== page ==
Sometimes I Almost Write

I’ve just surfaced after a long period of “almost” writing.  It was a stark, depressing time where I felt an aversion to the very act of writing—the very activity that I define myself by. It was horrible. Despite having three books published, I felt like a fraud.

Writing is hard. For a while I wondered if I had just lost the drive, the willingness to put the hard work in. But although I often used that “You’ve gotten lazy” mantra to beat myself up, it didn’t seem to be entirely true.

I decided to look at the symptoms in order to follow them backwards and see if I could find the root. After several weeks and by keeping a journal of a minute-by-minute history of my activities, it became apparent that busywork—almost writing as I call it—was sucking the life out of me.

For me, almost writing starts with social media.  The First Commandment for authors is Thou Shalt Do Social Media, and this is true for both indie and traditionally published authors.  In fact, ideally, it’s supposed to be put in place years before we publish. Build a platform. Nurture a fan base. Connect with readers. Above all, spread the word! So when I take a few minutes to visit on FaceBookTwitterLinkedInPinterestGoogle+GoodreadsShelfariLibraryThing, then I’m promoting my writing. Right? Maybe.

And then, there are writer communities. Every morning I check several blogs, list servs, and forums to take the pulse of the publishing world.  I have to stay current! And I have truly learned such invaluable information that I couldn’t imagine being where I am now without these communities. But beware. They are addictive. Kboards is probably my favorite “drug of choice” because I can count on its members for up-to-the-minute news as well as intelligent discussions on craft, marketing, and publishing as well as emotional support.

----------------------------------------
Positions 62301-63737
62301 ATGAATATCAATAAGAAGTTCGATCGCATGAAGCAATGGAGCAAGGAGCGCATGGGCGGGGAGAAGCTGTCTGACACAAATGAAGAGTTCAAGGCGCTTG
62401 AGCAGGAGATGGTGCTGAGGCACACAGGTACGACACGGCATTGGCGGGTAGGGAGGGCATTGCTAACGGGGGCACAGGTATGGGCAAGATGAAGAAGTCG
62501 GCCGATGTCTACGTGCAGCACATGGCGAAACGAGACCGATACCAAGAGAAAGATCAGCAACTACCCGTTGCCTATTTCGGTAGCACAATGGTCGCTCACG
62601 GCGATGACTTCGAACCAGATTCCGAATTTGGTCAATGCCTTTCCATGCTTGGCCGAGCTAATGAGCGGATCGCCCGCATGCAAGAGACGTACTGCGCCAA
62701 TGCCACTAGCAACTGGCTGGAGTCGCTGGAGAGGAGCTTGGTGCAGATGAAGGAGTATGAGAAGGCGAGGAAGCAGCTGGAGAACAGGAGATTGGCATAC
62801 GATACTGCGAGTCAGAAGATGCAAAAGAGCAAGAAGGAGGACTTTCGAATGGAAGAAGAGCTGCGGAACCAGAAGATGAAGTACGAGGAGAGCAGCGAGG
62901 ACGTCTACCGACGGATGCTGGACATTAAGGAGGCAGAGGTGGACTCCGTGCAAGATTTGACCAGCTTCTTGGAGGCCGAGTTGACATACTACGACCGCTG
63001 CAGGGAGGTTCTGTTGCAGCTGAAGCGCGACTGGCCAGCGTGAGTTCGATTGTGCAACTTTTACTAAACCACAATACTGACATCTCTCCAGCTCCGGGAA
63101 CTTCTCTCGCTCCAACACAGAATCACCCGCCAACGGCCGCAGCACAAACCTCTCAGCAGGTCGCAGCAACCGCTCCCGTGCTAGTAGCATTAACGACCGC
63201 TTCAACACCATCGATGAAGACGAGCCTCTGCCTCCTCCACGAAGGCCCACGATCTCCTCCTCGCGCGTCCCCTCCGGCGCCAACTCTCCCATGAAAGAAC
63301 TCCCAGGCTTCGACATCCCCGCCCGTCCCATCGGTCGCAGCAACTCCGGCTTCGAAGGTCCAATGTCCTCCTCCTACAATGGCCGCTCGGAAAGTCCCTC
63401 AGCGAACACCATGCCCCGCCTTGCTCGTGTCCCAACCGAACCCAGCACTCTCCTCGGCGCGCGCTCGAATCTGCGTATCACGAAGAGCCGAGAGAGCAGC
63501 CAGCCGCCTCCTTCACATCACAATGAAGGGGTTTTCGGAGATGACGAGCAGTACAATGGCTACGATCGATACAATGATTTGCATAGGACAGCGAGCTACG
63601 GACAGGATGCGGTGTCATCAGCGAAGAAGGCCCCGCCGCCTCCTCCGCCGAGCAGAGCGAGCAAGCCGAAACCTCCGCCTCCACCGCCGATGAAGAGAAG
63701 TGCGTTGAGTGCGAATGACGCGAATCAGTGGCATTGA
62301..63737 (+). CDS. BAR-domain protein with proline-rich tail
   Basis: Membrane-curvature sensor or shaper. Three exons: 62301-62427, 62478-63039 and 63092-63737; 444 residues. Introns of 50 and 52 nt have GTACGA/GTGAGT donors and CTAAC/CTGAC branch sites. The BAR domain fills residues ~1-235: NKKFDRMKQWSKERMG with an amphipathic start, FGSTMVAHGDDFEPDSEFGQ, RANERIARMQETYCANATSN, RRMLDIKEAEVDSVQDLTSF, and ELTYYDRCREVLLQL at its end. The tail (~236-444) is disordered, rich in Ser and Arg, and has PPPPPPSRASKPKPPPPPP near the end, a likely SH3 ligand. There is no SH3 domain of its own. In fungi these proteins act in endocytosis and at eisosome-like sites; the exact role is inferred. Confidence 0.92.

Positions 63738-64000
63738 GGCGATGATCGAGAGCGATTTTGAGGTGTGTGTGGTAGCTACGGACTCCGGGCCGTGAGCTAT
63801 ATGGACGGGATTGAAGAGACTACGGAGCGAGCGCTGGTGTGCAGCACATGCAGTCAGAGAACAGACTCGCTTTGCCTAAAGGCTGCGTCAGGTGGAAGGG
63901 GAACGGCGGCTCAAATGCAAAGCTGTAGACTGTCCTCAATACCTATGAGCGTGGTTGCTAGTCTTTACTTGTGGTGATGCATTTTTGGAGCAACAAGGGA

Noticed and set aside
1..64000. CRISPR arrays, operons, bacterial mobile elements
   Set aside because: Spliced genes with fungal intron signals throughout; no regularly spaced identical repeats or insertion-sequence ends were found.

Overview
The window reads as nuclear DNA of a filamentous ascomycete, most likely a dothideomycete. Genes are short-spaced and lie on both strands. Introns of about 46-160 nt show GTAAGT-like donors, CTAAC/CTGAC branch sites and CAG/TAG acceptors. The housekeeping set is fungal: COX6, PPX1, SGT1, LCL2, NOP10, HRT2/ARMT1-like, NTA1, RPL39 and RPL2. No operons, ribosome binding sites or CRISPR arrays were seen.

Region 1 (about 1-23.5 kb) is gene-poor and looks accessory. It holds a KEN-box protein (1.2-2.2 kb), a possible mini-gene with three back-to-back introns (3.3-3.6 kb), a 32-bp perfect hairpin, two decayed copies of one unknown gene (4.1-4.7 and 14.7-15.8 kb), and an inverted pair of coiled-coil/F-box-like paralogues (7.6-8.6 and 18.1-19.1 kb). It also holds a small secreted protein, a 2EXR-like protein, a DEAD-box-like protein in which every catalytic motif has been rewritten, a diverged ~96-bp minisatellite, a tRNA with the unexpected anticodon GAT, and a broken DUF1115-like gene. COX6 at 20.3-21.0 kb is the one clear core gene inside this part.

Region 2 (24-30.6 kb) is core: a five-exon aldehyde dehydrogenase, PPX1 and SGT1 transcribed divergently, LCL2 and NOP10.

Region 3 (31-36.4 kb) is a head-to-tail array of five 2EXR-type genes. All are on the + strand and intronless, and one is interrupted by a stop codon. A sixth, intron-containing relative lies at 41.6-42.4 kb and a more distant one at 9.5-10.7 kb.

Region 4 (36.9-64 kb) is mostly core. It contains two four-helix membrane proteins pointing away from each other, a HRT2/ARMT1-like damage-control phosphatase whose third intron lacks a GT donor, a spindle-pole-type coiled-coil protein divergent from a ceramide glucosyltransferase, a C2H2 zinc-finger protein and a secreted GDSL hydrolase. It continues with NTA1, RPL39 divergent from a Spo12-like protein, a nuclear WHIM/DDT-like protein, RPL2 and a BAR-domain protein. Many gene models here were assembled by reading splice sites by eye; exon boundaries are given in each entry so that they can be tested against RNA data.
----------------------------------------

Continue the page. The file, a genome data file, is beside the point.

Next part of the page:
There’s my face-to-face critique group, too. Five of us have been meeting every other week for years. We exchange a chapter of our current works in progress each time. I love this group. They keep my writing honest and my motivation to grow strong. There is no way I’d have published without their hand-holding and encouragement every step of the way.

The worst time-suck culprits—and the ones with the least amount of value—is the compulsive checking of KDP sales reports and my books’ current rankings that I indulge in. Out. Of Control.

‘Nuff said.

All of these—with the possible exception of the last—are good things. They really are part of platform building or, as I like to think of it, reader connection. Publishing today seems to be in a state of constant churn. Staying on top of the flood of information could be a full time job.

But it’s not writing. None of that is. It’s almost writing. And all of them combined didn’t just time-suck; they passion-sucked.

I’m not going to stop almost writing, but I am going to re-prioritize real writing. I spent $10 on a software program called Freedom, which allows me to block the internet for however long I choose to set the timer. It’s a bit of a hokey fix, because I have to be the one to turn it on in the first place, but it has been invaluable to me. After the first 45 minute session I felt like Mel Gibson wearing blue face paint and mooning the English troops on the other side of the field. Thank God, no one was in the office with me.

And it felt like freedom. I had a chunk of time… just for writing. For that thing I love. To develop that person I want to be. I’d forgotten it was fun. I’d forgotten that sometimes when I sink in that world it feels like the book is opening up for me in the same way reading does. Only better.  It’s magical.

I feel like a writer again. Heaven.   

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Author: donnawhiteglaser

Donna White Glaser is the author of The Letty Whittaker 12 Step Mystery series. Like her main character, Donna is a psychotherapist and lives northwestern Wisconsin. As if that weren’t enough, she and her husband own a residential construction company where it’s Donna’s job to deal with any overly emotional, what-do-you-mean-you-can’t-put-roof-trusses-up-in-a-thunderstorm? clients. Strangely enough, she often comes up with ideas for creative murders and hiding bodies during business hours. Currently she is at work on the fourth Letty Whittaker 12 Step Mystery-THE BLOOD WE SPILL. Donna would love to hear from you via her website at www.donnawhiteglaser.com or on Twitter: @readdonnaglaser.

15 thoughts on “Sometimes I Almost Write”